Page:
Toyota Motor Corp aims to sell around 10.4 million vehicles worldwide in 2009, up 18 percent from last year as it grabs market share in North America and taps growing demand in China and other emerging economies, business daily Nikkei reported on Wednesday.

Clearing the 10 million milestone would be an auto industry first and likely cement Toyota's position as the world's biggest car maker. Toyota surpassed General Motors Corp to take the top spot in 2006, according to Automotive News.

It is incrementally good news, said CLSA Asia-Pacific Markets auto analyst Christopher Richter, who estimates Toyota's sales for 2009 at 10.2 million units. They continue to win share in the U.S. market and that's more than made up for what the direction of the market has taken of late, he added.

U.S. auto sales dropped in July as weakness in the housing market sapped demand, raising concern about the further impact of credit squeeze on U.S. consumption.

The Nikkei newspaper said the new target includes sales by subsidiaries Hino Motors Ltd and Daihatsu Motor Co Ltd and the plan will be announced on August 31 when the company is expected to hold a briefing on business plan.

In 2006, Toyota sold 8.8 million vehicles, slightly falling short of General Motors Corp's 9.1 million, according to the Nikkei.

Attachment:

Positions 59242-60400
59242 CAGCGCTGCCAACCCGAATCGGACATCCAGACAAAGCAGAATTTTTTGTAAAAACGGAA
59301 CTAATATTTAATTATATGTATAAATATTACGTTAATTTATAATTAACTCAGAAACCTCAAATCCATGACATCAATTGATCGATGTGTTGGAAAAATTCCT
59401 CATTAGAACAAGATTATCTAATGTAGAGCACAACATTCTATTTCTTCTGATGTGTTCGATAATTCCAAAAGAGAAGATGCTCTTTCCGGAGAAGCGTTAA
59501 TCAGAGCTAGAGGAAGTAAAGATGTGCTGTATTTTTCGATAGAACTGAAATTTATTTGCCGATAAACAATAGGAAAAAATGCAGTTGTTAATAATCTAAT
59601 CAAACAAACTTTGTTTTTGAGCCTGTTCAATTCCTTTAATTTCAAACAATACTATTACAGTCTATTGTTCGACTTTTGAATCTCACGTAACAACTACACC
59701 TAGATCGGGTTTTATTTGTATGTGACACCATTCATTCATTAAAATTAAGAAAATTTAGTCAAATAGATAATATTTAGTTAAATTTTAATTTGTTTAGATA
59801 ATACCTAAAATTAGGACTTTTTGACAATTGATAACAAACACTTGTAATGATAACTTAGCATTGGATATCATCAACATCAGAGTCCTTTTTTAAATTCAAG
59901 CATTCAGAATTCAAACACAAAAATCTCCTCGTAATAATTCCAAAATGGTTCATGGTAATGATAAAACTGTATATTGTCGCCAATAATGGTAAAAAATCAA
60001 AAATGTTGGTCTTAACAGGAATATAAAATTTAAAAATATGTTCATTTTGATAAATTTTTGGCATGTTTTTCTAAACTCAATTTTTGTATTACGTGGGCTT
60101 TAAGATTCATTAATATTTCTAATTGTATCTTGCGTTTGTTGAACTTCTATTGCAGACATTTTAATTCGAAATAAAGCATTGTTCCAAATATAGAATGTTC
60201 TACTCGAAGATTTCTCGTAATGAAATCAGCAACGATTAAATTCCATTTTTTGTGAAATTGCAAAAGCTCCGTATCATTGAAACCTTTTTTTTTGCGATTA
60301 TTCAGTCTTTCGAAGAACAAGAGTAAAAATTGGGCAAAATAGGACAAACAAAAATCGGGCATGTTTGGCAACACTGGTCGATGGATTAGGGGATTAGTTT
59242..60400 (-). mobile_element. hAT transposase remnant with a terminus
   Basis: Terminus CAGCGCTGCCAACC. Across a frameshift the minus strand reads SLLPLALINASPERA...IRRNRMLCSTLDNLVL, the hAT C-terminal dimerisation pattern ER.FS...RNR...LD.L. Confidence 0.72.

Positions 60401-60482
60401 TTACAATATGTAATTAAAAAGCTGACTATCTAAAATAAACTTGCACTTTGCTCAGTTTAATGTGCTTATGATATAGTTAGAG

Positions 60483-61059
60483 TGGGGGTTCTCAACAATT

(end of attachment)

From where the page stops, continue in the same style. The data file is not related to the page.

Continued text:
Toyota declined to comment on the news report.

Toyota is cranking up market share in mature regions such as North America and Europe with fuel-efficient cares such as the Prius hybrid and RAV4 crossover as well as entry into the full-sized pickup truck segment with the Tundra.

Detroit-based weekly Automotive News said in June that Toyota outsold GM by about 128,000 units last year based on a technicality that excludes sales of vehicles at minority-held subsidiaries. GM, meanwhile, has claimed the top spot for 76 years, including 2006.

Richter of CLSA Asia-Pacific Markets said Toyota will likely gain a sizable lead against GM going forward.

Now the gap between them is very small and Toyota is slightly number one. But the image I have when I look at it is that the gap between these companies will get bigger as time passes, he said.

The Nikkei report failed to lift Toyota shares, which ended down 0.5 percent at 6,500 yen. The benchmark Nikkei average finished the day virtually flat.